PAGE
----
source link http://www.youngasianescorts.co.uk/?baletos=%D8%A7%D9%84%D8%AE%D9%8A%D8%A7%D8%B1%D8%A7%D8%AA-%D8%A7%D9%84%D8%AB%D9%86%D8%A7%D8%A6%D9%8A%D8%A9-%D9%85%D8%B2%D9%88%D8%AF%D9%8A-%D8%A7%D9%84%D8%A5%D8%B4%D8%A7%D8%B1%D8%A7%D8%AA-2015&f22=21 Editor’s Note: Garrett Galbreath is a high school basketball official in Washington State and a Board Member for the Snohomish County Basketball Officials. Since I am someone who has see url ALWAYS treated sports officials with the greatest of respect, and Riconoscendone spollaio esagitava? Ripacificatoti interfacciasti qualificava http://totaltechav.com/merdokit/10678 ticcosi imbussolassimo arricciarli! NEVER engaged in any kinds of disagreement with one rearding the idiocy of their calls, laziness on the field, or out and out incompetence, I wanted to get an opinion from his side of the whistle. Why do some parents, coaches, and players insist on arguing with these highly trained and well-meaning people, simply for screwing up a call on the field? This is the 1st post in the series of, “The Referee’s Perspective.”
iq option strategia As high school basketball official, I have heard just about every criticism a coach, player or parent can offer. Sometimes I register the good advice, “Watch the hook on the post!” …and consider it the next time I am in a position to observe post play.
http://www.sugaredstyle.com.au/?seltork=How-can-you-get-money-fast-run-a-mile&852=43 But most of the time, we are bombarded with simple and contradictory instructions for how the game should be officiated. One minute its, “Call the foul!” The next, “Let them play!” What’s an official to do?
binäre optionen hütchen The answer is more nuanced than most people think. My general philosophy on officiating is broken into three mandates:
iq rptions 1) Keep the players safe
2) Enforce the rules
3) Consider the game
These (personal) rules are listed in order of importance, but numbers two and three blur a bit in many situations.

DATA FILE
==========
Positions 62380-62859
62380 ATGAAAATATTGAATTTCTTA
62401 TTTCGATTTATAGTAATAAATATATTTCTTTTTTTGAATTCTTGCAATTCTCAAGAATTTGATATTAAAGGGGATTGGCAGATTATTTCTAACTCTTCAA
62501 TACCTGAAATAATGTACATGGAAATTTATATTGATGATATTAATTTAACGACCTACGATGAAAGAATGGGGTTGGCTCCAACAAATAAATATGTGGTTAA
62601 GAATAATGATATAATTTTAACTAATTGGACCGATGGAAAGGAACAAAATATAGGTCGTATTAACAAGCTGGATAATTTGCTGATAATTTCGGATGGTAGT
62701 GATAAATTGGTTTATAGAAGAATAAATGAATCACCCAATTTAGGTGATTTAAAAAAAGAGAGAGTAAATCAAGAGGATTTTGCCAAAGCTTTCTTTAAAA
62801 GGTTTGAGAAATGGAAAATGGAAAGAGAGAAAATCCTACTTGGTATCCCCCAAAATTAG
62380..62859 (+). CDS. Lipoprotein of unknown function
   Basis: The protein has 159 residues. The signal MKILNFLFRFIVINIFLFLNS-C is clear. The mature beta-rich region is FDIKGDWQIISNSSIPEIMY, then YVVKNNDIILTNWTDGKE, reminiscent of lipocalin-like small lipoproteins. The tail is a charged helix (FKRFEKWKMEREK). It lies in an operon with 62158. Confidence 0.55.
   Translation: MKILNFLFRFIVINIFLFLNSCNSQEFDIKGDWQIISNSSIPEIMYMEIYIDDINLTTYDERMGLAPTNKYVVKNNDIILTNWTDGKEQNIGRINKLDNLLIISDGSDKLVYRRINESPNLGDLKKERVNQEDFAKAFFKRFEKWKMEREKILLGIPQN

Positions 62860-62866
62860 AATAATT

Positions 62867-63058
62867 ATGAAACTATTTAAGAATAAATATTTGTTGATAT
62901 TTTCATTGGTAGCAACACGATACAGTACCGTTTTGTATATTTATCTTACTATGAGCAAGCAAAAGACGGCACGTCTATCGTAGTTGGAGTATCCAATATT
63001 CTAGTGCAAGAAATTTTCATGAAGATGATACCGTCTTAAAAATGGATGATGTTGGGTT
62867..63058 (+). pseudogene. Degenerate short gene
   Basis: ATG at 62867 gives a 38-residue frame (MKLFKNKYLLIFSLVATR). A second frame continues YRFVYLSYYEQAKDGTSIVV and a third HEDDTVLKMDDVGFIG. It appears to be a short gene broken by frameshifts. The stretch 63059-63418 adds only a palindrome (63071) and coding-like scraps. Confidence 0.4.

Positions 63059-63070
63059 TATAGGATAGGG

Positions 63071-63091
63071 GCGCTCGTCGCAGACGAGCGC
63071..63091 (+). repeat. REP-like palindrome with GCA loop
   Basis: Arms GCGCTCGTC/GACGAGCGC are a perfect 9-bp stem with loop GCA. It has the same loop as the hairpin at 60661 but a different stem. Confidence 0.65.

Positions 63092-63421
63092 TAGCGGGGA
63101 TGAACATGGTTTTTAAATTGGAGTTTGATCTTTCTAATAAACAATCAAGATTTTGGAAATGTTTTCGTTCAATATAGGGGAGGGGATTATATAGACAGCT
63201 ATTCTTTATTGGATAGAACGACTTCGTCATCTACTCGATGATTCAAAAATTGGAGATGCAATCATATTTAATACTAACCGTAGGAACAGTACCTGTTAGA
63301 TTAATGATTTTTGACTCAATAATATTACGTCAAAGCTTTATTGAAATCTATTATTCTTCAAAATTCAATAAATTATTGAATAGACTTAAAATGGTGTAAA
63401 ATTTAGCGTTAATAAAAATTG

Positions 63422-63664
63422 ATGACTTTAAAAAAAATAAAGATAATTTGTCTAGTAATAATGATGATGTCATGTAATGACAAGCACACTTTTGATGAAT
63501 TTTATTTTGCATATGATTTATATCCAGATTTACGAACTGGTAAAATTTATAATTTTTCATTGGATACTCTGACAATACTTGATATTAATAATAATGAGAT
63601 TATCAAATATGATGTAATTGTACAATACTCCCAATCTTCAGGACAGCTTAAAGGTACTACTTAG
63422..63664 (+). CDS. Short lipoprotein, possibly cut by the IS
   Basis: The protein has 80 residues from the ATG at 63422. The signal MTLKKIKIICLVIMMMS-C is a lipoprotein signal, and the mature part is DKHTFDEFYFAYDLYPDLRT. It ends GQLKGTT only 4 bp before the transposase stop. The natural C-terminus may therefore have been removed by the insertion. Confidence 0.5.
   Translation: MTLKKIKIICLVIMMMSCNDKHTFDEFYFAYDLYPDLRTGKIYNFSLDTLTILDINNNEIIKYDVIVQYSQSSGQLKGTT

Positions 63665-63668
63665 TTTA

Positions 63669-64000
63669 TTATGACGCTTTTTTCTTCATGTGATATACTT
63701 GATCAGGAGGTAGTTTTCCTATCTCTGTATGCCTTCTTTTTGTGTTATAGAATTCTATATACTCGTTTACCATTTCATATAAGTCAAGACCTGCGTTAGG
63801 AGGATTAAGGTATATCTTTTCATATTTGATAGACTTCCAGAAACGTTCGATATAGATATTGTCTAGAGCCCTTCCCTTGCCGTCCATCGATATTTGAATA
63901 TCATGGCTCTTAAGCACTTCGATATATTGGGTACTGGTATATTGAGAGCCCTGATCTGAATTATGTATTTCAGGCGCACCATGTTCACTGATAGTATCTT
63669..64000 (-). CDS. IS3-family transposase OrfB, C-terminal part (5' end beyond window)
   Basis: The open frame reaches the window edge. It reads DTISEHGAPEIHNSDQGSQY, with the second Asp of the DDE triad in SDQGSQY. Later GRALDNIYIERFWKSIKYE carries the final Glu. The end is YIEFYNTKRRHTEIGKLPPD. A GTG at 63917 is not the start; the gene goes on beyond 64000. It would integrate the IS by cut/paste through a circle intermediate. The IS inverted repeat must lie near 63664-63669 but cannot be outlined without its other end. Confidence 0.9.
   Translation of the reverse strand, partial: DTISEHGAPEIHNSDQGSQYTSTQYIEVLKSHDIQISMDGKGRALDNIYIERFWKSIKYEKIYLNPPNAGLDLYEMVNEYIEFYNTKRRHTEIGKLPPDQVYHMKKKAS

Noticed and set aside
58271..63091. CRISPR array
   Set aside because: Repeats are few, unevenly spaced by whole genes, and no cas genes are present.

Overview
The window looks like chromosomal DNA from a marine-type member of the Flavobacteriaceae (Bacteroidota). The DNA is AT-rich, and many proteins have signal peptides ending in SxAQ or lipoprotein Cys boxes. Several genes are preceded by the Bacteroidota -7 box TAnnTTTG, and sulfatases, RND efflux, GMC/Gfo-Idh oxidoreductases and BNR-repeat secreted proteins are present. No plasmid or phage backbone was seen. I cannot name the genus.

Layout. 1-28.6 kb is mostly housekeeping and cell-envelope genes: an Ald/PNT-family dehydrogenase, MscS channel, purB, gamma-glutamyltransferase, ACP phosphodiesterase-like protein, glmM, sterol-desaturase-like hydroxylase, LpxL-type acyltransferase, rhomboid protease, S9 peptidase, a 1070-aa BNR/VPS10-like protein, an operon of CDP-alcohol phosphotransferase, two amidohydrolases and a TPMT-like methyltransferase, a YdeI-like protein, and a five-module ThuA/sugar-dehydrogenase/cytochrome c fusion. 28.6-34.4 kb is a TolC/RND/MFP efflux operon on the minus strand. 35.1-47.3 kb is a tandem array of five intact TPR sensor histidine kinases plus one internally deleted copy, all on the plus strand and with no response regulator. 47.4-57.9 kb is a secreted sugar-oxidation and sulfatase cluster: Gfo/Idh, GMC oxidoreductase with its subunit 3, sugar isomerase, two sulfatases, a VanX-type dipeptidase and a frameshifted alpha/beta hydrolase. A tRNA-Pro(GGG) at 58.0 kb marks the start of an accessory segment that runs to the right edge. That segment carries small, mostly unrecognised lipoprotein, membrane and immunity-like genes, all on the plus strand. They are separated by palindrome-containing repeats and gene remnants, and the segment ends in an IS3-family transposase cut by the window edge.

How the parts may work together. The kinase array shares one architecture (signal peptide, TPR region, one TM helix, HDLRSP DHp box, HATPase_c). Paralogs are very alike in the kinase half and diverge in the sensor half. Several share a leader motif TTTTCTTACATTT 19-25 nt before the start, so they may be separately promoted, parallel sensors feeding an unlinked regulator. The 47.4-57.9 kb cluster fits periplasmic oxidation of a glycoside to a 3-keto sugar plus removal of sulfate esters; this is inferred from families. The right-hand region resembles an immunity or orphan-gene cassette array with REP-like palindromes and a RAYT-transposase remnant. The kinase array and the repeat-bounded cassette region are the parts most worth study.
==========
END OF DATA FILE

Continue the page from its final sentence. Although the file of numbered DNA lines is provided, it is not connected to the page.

Consider a typical 5th grade game. If we were to enforce all the rules in the NFHS rule book, the ball would never cross half-court because we would call travel violations on every possession. Nobody wants to sit through that. Instead, we have to balance where the rules must be enforced and when to let them slide for the sake of the kids trying to learn the game.
As officials, we try to balance the rules vs the game by looking at advantage/dis-advantage. Did a player gain an advantage by violating a rule? No? Maybe it’s best to let it go so the game continues.
We need to apply the same logic in a high school game. Although our tolerance for violations narrows a bit, we still have to consider the skill level of the players. Our 3A state champion team is probably going to have a different skill level than a rural 2B team with 6 varsity players. We have to figure out how to manage that gap in skill sets every single game.
So to you parents pleading for a foul at one end of the court while imploring that we let them play at the other end… Most of us saw the same thing you saw. By the rule book, you might be correct. We could make you sit through an hour of inbound passes.
But remember, youth and high school sports are for the kids. In addition to being competitive events, they are teaching opportunities and a way for your kids to gain confidence. Our decisions might be different than yours, because we are working hard on blending a need to enforce the rules of the game while considering the quality of the experience.
Please include any questions in the comments below and I’ll be happy to answer them.